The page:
Isabelle Karamooz: You also sell macaroons – what are the most requested flavors?

Rachel: Of the most wanted, there are many, but the most traditional are: the salted butter caramel, pistachio, chocolate, butter sells well, too. Classic with strawberry, raspberry, orange, lemon, acidulated. All macaroons are different depending on the flavor you put inside soft or a little more crisp.

Isabelle Karamooz: The most requested?

Rachel: Salted butter caramel, mango, mango is popular, too.

Jean-Paul: There are 17 kinds !! (Laughs)

Rachel: I’d like to make more of them but I do not have time.

Isabelle Karamooz: November and December are the busiest months of the year. What are the delicacies that you sell more at Thanksgiving and Christmas?

Jean-Paul: At Thanksgiving, it is pies, that part of the traditional French tart apples and apple compote. We have adapted the pies accordingly – it’s called « grilled. » We have cherry, apple, cinnamon apples, blueberry, raspberry tarts. We make all of these kinds of pies then and afterward Rachel has her share of tarts.

Isabelle Karamooz: The log sells well too, the Christmas log?

Jean-Paul: A classic butter cream. Last year we had an ice cream log. An ice cream log is enjoyable, too. After a good meal it’s nice to have a little ice cream. But otherwise the buttercream log… Americans did not know what it was, and we introduced them to it 4 years ago when we opened. For now it’s selling well, and they’re happy.

Isabelle Karamooz: What is your customer for the Christmas log?

Rachel: We have some French of course, but the Americans have really enjoyed this typical French original. The small log all decorated with Christmas trees and small Santas is popular.

Jean-Paul: And then the galette.

Isabelle Karamooz: The galette in January?

Jean-Paul: We begin a bit in the last week of December. We made some because we had requests. There is an American who comes from Utah every year to pick up the galette des rois (the cake of kings). He has come to Vegas multiple times before and each time, he calls us and he takes 3 or 4 back to Utah.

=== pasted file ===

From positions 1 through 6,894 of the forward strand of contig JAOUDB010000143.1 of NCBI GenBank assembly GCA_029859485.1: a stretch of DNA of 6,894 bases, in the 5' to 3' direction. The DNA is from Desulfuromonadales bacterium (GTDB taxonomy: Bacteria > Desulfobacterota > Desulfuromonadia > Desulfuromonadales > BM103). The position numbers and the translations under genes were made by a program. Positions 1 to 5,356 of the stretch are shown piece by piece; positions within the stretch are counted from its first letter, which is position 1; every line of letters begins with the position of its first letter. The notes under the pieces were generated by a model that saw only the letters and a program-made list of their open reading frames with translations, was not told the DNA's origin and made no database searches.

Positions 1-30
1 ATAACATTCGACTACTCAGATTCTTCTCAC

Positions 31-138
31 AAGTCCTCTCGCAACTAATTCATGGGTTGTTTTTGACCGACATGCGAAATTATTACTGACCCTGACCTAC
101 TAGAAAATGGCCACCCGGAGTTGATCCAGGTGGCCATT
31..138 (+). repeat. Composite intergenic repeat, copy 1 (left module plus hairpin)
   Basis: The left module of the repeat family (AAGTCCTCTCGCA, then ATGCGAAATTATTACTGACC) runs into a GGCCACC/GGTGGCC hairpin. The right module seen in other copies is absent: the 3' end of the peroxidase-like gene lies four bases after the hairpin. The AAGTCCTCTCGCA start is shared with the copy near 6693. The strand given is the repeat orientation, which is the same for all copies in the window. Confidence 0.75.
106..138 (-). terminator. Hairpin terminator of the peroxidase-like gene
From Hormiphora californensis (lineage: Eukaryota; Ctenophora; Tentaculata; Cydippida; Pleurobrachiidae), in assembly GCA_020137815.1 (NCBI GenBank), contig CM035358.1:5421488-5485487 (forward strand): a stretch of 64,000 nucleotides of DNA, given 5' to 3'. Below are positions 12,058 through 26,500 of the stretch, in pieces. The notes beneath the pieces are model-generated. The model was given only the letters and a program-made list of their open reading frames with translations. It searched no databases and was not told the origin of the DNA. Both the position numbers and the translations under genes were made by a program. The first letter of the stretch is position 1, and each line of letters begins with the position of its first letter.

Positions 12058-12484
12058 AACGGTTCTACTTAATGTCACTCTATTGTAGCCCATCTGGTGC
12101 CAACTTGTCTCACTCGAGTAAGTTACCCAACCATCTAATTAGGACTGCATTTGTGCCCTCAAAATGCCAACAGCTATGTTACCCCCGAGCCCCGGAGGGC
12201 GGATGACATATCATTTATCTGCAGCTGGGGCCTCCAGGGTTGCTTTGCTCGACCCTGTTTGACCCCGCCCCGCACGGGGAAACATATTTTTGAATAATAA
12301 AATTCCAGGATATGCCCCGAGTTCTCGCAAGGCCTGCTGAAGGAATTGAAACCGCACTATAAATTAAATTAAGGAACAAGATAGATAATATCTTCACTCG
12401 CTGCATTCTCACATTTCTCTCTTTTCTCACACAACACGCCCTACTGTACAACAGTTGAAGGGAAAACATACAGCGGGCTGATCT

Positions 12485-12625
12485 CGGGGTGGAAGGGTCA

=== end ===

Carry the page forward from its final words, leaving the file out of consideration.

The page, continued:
Isabelle Karamooz: With the real lucky charm in?

Jean-Paul: Yes, this is something we teach them about, too. Mexicans already know about this because they have something similar called the “King Cake.”
For Americans, we had to tell them to be careful because there is a lucky charm in it. Do not chew, be careful of your teeth. Now we make a few because this is not what works well, it’s nice to show them.

Isabelle Karamooz: We wish you continued success and thank you for taking the time to speak with us.

Rachel and Jean-Paul: With pleasure, see you soon.


About the Author

was born in the royal city of Versailles, France and have lived in the United States since 1996. After earning a Bachelor's degree in History from the University of California Berkeley and studying for a Master program in education at the University of Southern California, she went on to teach French to aspiring UNLV and CSN students in Nevada. When she is not teaching, she is writing, interviewing people in a wide range of circumstances, pitching story ideas to writers and editors, taking pictures, traveling, painting or trying delicious foods.